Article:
11. 11. 2 acid or the immune system (Gavazzi, 2002; Swaminathan & Gerner-Smidt, 2007), and comorbid conditions such as arthritis and heart diseases occurring at the same time (Gavazzi, 2002). The U.S. population is aging and the older adults segment of population is growing rapidly (U.S. Census Bureau, 2005). This indicates that the need for long-term care settings is continuing to grow, which is creating a significant challenge to healthcare providers (U.S. Department of Health/U.S. Department of Labor, 2003). According to Buzby (2002), approximately 5% of individuals age 65 or older and 20% of individuals age 85 or older live in nursing homes. Older adults who live at long-term care facilities (LTCF) are at increased risk of developing foodborne diseases (Djuretic et al., 1996; Garibaldi, 1999). It was reported in the United States during the period of 1994-1998 that residents in LTCFs were more likely to die from gastroenteritis than the general population living in the community (Frenzen, 2004). According to Frenzen (2004), about 17.5% of deaths involving gastroenteritis occurred in LTCF. Gerba et al. (1996) estimated the case fatality rates from specific foodborne pathogens and found that these rates were 10-100 times higher in nursing homes residents than in the general U.S. population. There are several factors that contribute to the vulnerability of LTCF residents. These people tend to have a poor health status (Garibaldi, 1999; Strausbaugh et al., 2003) and a high prevalence of chronic diseases (Kinsella & He, 2009), which compromise the immune systems. Additionally, LTCF residents tend to have a greater use of antibiotics and other medications (Garibaldi, 1999). Another factor that contributes to the increased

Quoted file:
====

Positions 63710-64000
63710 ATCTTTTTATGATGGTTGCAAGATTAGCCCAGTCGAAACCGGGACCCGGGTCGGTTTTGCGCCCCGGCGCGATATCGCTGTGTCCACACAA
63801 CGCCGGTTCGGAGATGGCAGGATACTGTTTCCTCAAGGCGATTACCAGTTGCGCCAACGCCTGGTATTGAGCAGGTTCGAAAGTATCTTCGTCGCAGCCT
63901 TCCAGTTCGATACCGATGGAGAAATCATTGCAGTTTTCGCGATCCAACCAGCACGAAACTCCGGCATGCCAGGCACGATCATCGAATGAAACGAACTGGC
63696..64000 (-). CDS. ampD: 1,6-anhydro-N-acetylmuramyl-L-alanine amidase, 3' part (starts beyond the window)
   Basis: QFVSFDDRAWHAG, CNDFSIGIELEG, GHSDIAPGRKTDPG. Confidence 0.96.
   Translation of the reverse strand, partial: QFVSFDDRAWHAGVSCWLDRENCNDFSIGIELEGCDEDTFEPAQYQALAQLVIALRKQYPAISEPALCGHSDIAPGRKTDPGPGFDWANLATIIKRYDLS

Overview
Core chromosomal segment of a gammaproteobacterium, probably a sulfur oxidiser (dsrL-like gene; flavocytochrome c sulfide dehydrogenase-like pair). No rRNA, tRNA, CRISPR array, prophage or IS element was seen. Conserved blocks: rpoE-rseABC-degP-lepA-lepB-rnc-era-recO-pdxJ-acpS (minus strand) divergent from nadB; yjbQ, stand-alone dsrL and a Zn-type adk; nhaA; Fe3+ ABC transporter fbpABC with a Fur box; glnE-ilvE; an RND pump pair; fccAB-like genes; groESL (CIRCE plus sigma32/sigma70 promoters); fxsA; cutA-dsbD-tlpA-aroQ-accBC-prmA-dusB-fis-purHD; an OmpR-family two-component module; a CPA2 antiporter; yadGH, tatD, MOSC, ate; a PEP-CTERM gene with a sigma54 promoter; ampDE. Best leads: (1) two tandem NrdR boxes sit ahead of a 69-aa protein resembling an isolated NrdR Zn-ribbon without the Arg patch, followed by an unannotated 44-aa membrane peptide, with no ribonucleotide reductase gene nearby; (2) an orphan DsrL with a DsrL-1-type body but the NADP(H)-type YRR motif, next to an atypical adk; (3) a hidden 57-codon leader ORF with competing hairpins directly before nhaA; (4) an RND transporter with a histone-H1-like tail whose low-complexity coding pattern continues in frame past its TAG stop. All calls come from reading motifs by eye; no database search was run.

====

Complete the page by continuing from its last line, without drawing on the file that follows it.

12. 12. 3 susceptibility to foodborne illnesses among LTCF residents is the close living arrangements and contact with visitors and staff which provides a unique environment for spreading infectious agents (Garibaldi, 1999; Strausbaugh et al., 2003; Garibaldi et al., 1981). In addition, food preparation and serving protocols that are centralized can facilitate the transmission of foodborne pathogens among LTCF residents (Levine et al., 1991; Nelson et al., 2008). Although outbreaks in LTCF are frequent, few studies have assessed measures to prevent foodborne diseases or gastroenteritis. An evaluation of 75 published outbreaks involving LTCF reported that data was insufficient to provide an assessment and general recommendations were only made (Greig & Lee, 2009). One problem that can be addressed is the low awareness of foodservice managers about food safety related issues (Sneed et al., 2004). Improperly preparing and serving food to the elderly can greatly impact food safety. Sneed et al. (2004) conducted research in assisted living facilities and found several food-handling practices that required improvement, including hand washing, ware washing, and cleaning and sanitizing procedures. Kendall et al. (2008) conducted a web-based survey with dietary managers to evaluate their understanding of populations at high risk for foodborne pathogens like Listeria monocytogenes. Even though 95% had received training on food safety, only 21% said they have had received training about Listeria. Therefore, enhanced training to foodservice managers is needed to address food safety issues associated with certain foodborne pathogens that can cause severe illness or deaths to the elderly with focus on Listeria monocytogenes.